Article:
Speech by Mr Raymond Lim, Minister, Prime Minister's Office, Second Minister for Finance and Foreign Affairs, at the 2005 Excellent Service Award Presentation on Friday 11 November 2005 at 9.30 am, at the Raffles City Convention Centre, Padang Room11 Nov 2005
Ladies and Gentlemen,
1. I am delighted to be here this morning to join you in presenting the Excellent Service Awards to the Superstar winners. The Excellent Service Awards has indeed grown from strength to strength since its inception in 1994. It has expanded from three participating industry groups ? hotels, retail and restaurants ? to tourist attractions, airport and travel, land transport sectors and more recently to the healthcare and security sectors. The number of award recipients has also been more than doubling every year. This year, there are more than 11,000 award recipients, a new record, and brings the total number of service professionals recognized to more than 47,700.
2. The success of the Excellent Service Awards can be attributed to more and more industry groups recognizing the importance of service, as well as more and more service staff going the extra mile to provide excellent service to their customers.
3. This is encouraging but we must endeavour to do more. Internationally, our service ranking has been slipping. In 1998, we were ranked 8th for customer orientation in the Global Competitiveness Report. In 2004, we were at 21st. Although the 2005 Global Competitiveness Report ranked us at 17th, it is surely not good enough.
4. Hence, we launched a national movement last month to raise service levels and develop a culture of service excellence. Entitled GEMS which is short for Go the Extra Mile for Service, the movement hopes to encourage everyone - from businessmen to service workers to customers - to play their part and take the initiative to improve service levels.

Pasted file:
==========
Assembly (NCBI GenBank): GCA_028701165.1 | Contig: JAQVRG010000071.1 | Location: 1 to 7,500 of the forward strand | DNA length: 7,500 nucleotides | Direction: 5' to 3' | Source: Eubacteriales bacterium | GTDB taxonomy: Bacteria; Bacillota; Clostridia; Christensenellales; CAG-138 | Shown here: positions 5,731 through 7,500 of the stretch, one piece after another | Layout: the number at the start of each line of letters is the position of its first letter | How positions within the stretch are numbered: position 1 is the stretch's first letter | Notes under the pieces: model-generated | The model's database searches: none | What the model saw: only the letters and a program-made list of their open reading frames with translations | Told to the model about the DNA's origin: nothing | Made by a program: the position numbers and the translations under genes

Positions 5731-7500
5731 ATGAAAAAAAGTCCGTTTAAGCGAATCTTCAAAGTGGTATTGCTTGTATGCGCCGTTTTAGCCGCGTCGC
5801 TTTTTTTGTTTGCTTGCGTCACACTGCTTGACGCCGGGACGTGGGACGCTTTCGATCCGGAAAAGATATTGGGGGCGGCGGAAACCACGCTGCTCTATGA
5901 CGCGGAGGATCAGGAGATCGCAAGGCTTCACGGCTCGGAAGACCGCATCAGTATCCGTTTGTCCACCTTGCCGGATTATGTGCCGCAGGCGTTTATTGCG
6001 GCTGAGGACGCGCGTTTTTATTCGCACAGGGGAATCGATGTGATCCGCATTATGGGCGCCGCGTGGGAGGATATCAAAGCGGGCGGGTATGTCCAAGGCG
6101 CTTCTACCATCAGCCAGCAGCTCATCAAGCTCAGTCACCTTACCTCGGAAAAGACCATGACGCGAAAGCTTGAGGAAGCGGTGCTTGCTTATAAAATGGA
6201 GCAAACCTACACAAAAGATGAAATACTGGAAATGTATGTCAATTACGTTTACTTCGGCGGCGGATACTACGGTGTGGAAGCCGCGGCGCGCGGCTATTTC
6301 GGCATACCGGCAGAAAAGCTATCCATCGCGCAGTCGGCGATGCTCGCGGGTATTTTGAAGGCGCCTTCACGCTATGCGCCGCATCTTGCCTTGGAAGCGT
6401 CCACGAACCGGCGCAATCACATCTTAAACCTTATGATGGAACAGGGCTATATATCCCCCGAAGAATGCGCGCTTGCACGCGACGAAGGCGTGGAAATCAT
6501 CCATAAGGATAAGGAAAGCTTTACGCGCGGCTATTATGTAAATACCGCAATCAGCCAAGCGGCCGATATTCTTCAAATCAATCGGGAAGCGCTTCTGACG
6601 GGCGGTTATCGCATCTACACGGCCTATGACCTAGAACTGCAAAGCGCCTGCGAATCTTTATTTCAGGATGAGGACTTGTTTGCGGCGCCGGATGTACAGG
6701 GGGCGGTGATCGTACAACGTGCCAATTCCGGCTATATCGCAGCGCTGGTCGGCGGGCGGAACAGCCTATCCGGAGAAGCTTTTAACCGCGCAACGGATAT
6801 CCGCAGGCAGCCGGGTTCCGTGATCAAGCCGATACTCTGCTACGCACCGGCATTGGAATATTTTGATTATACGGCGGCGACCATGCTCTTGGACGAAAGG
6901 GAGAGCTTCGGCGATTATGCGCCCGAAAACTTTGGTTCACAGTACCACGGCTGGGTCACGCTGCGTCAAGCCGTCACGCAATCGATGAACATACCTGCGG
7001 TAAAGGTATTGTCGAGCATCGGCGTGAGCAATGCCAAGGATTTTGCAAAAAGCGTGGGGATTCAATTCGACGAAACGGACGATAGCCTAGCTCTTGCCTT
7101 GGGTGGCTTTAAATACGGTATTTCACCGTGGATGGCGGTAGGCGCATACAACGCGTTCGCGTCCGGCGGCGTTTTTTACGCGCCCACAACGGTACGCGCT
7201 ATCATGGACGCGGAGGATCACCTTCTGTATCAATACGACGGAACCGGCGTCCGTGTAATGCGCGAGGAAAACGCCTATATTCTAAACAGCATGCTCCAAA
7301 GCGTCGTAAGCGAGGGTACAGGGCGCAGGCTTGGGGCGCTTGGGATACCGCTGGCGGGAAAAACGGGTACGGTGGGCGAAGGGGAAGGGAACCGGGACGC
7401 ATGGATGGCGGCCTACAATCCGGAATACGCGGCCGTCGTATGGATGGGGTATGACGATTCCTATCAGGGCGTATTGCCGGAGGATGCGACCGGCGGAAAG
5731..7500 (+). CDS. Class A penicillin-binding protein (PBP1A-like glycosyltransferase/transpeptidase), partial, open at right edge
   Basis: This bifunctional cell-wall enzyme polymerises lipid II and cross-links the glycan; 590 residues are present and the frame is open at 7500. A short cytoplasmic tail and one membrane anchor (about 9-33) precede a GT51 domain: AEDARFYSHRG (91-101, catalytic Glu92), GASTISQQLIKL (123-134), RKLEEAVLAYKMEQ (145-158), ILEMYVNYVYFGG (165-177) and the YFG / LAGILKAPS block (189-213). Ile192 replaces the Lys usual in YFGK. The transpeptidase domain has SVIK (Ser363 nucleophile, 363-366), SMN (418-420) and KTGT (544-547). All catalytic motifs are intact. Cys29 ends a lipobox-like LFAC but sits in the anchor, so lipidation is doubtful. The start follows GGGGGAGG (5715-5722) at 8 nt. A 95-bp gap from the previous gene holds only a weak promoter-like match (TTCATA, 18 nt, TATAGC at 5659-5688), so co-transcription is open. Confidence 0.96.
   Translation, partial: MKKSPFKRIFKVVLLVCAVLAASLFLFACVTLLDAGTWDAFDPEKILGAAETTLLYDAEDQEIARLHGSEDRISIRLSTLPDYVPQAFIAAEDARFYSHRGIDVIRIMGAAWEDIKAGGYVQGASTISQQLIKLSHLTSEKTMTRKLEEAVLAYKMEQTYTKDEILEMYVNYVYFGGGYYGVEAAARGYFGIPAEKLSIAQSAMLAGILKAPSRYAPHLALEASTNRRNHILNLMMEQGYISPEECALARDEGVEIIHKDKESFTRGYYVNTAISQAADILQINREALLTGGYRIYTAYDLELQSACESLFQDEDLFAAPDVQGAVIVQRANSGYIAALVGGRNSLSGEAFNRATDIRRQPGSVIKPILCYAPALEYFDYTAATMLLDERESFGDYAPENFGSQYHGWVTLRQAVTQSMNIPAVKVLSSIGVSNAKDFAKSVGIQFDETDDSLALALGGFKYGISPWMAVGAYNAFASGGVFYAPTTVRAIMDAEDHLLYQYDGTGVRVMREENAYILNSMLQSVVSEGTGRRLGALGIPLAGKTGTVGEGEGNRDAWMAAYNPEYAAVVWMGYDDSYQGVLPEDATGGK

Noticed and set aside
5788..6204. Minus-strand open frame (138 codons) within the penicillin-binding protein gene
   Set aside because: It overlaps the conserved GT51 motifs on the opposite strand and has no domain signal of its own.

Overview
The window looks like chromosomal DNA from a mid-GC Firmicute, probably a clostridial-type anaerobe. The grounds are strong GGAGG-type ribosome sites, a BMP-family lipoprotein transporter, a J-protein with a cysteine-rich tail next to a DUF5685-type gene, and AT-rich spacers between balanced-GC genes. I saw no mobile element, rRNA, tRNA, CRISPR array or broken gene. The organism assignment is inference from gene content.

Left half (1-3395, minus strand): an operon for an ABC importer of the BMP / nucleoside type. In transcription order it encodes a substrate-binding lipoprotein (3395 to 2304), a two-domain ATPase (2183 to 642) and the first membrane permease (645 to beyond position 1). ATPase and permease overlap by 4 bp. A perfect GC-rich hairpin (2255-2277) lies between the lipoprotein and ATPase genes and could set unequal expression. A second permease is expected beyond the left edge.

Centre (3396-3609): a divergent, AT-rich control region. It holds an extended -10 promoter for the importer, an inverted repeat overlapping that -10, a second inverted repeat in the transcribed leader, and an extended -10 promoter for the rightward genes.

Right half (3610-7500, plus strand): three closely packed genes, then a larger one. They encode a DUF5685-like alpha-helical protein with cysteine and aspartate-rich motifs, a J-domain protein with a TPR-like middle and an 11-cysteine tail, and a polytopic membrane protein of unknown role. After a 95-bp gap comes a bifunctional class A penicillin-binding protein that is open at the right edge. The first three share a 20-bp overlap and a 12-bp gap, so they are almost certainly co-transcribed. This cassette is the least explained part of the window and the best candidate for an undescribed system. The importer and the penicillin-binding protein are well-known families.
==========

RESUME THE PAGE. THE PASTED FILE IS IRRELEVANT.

Total approach to service excellence
5. Under the GEMS movement, we will adopt a four-prong framework to promote service excellence ? Leadership, Capabilities, Mindset and SMEs.
6. The first area is leadership. Leaders must recognise the importance of service and how good service will help them achieve their business objectives, and ensure that service drives the company's culture. They themselves must be service role models and champion service excellence to their employees and customers. Take the leaders in Courts for example. They set out to identify areas which were barriers to their core business of selling. They then systematically worked out systems and processes to remove these barriers. In doing so, they freed staff to provide more time to attend to customers. The business impact created is an improvement in productivity to the tune of $42,000 per employee.
7. More can be done to improve service leadership. Moving forward, we will launch a study on retail companies to understand CEOs' perceptions of their service quality and service initiatives versus their customers' perceptions. What we can expect from this study are potential gaps in perceptions and role models in the area of service leadership.
8. The second area is capabilities. Service workers must be equipped with the necessary skills and knowledge to deliver good service. For instance, service staff need to know how to build customer relationships and initiate service recovery well. Companies need to enhance their service management capabilities through training. The GEMS movement will help companies to measure their service levels at the company level, and track service standards at the sectoral level and national level. We will develop a robust national service indicator that will enable service industries to understand customers' perceptions and needs as well as factors behind consumer decisions. This will help industry players to develop customised and targeted solutions to better meet the expectations of their customers. WDA, in consultation with SPRING, has been studying how other countries do this and is exploring possible local researchers to work with. WDA will be calling a ''Request for Proposals'' soon and I hope that when this project is launched next year, service companies will demonstrate their commitment through active participation, while the public show their support to this national movement through accepting interviews.